For many suffering from depression, one of the most difficult and often unspoken elements is the existential grappling with meaning and with God. As with social isolation, depression causes people to distance themselves from their Creator, the giver of all life. For far too long, many people in the church have misunderstood the cause and effect nature of depression and their spiritual life. You may have heard something along the lines of, “If you’re feeling depressed, you’re just distant from God and need to get yourself right with Him. Just pray more.” While it comes from a good-hearted place, this advice has compounded depression for many people. Not only are you feeling down, not finding pleasure in your old activities, and becoming isolated from your loved ones, but you’re also a sinner! You become morally culpable for whatever you are feeling (please note my well-meaning sarcasm). That is not going to make you feel any better. Rather, let me present an alternate view: Instead of being aa cause of depression, perhaps a hurting spiritual life is a symptom of depression. Depression, as a biological, psychological, and social entity, has entered your life and become a barrier to spiritual fulfillment.

Full connection with God, then, may seem impossible until depression has really been addressed. As the Psalm above indicates, human beings have perceived themselves to be disconnected from God for a very long time. In fact, you can find comfort in the fact that the authors of scripture – the very vessels of God’s word to humanity – felt a disconnection from time to time. This experience is perfectly normal. That it is not to say that it feels good, but rather that it is simply something that happens. So please, continue to pray and ask for deliverance from depression. Our God is one who heals and cares for his people. But do not feel downtrodden if the depression is not lifted immediately. Rather, continue to fight and seek treatment through therapy, medication, community interaction, spiritual activities, and whatever else you find helpful in chiseling away at depression.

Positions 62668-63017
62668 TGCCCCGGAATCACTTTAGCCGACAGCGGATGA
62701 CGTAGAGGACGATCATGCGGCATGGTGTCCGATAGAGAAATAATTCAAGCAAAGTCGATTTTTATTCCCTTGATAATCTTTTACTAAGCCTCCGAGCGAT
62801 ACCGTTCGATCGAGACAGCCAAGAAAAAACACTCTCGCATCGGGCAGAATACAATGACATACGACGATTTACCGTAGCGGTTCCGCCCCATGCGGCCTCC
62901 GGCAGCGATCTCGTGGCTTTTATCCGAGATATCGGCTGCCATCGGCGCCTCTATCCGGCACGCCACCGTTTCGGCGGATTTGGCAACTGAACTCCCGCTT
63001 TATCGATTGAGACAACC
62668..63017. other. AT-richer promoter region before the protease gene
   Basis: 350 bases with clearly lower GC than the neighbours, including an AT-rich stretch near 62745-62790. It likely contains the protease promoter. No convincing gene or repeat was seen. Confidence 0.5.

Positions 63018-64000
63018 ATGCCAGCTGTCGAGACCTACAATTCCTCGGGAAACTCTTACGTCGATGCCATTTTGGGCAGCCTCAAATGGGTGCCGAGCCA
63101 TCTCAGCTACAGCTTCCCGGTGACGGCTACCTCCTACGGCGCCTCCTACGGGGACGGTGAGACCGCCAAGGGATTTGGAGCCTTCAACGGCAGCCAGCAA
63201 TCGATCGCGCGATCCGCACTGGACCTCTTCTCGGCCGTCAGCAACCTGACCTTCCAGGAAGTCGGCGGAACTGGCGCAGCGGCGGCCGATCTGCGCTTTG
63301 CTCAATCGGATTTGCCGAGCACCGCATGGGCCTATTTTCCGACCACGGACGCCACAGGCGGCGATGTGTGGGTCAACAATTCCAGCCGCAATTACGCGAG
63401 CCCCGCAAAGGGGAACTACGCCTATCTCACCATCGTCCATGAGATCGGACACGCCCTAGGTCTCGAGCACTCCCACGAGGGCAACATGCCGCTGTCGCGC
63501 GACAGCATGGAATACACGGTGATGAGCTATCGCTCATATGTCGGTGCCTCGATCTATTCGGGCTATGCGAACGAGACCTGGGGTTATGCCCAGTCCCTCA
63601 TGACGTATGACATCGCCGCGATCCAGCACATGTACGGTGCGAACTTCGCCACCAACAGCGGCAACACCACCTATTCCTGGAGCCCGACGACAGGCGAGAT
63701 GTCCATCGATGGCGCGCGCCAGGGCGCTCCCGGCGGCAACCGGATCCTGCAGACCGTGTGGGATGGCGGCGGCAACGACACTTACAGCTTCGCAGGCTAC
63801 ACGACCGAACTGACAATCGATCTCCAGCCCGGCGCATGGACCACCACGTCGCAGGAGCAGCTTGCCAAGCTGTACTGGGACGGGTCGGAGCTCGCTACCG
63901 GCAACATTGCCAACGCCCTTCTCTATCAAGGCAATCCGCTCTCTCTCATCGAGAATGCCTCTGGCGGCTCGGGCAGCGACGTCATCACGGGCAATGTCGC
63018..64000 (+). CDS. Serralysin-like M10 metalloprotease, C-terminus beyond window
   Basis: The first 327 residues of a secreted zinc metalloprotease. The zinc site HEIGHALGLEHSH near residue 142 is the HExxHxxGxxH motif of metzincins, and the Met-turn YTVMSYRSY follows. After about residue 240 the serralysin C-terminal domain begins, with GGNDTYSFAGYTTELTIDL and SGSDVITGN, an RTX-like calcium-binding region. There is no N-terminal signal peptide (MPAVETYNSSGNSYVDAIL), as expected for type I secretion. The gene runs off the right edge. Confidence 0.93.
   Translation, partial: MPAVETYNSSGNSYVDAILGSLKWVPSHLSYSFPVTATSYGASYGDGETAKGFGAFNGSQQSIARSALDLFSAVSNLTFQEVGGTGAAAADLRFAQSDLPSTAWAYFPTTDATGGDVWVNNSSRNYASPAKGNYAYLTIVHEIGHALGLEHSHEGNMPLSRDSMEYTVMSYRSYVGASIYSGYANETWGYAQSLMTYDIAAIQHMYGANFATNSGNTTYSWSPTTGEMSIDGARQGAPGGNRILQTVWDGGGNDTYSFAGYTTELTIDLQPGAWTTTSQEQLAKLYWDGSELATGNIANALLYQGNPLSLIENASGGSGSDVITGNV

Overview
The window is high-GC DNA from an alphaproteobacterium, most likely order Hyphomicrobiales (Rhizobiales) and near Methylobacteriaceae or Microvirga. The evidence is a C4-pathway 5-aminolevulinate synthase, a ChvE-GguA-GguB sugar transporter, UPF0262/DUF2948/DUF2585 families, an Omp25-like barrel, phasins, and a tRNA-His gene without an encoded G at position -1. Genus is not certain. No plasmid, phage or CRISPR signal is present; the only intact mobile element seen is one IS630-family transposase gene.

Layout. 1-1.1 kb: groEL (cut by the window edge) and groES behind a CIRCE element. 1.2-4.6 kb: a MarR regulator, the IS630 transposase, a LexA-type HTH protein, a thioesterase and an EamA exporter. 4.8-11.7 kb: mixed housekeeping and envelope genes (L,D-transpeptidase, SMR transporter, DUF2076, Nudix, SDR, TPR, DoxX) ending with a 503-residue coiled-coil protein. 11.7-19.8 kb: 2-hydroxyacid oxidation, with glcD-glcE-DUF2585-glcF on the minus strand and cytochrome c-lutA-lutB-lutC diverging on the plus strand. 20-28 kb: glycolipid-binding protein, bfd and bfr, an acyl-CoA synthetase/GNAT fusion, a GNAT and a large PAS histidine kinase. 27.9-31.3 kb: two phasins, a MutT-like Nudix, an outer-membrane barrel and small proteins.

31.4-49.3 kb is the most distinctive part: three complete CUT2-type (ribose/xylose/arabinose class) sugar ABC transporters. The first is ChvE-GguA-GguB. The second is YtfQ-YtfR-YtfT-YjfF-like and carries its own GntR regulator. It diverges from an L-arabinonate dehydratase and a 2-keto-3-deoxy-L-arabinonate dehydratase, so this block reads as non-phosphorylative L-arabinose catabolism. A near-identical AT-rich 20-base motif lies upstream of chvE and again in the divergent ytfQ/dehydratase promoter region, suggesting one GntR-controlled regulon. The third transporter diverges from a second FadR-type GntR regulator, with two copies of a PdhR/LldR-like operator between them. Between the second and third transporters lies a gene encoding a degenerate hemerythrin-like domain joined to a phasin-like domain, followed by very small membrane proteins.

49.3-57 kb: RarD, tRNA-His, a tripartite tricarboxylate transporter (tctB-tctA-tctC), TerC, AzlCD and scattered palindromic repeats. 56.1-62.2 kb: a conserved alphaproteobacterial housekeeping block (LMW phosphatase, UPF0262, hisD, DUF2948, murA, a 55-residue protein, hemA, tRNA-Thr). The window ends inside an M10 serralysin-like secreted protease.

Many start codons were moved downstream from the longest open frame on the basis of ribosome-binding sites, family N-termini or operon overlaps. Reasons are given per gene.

Christian Counseling for the Holistic Treatment of Depression

As a Christian counselor, let me finish with a thought on the treatment of depression. By illustrating the different aspects in which depression affects individuals, I hope that I have shed light on the fact that depression is an invisible yet intrusive beast that can wreak havoc in the lives of those who find themselves in its grasp. Furthermore, since we are more than just biological, psychological, social, and spiritual beings, we should seek to treat depression by all of these avenues. No single treatment in any of these realms is likely to be enough to lift depression on its own. However, the cumulative effect of working with a therapist or counselor who can walk through all of these realms with you might just bring about healing. In the pursuit of mental health recovery, an entirely holistic approach gives us the best opportunity for success.

“Coffee conversation,” courtesy of, CC0 Public Domain License; “Bonfire,” courtesy of, CC0 Public Domain License; “Pray,” courtesy of, CC0 Public Domain License;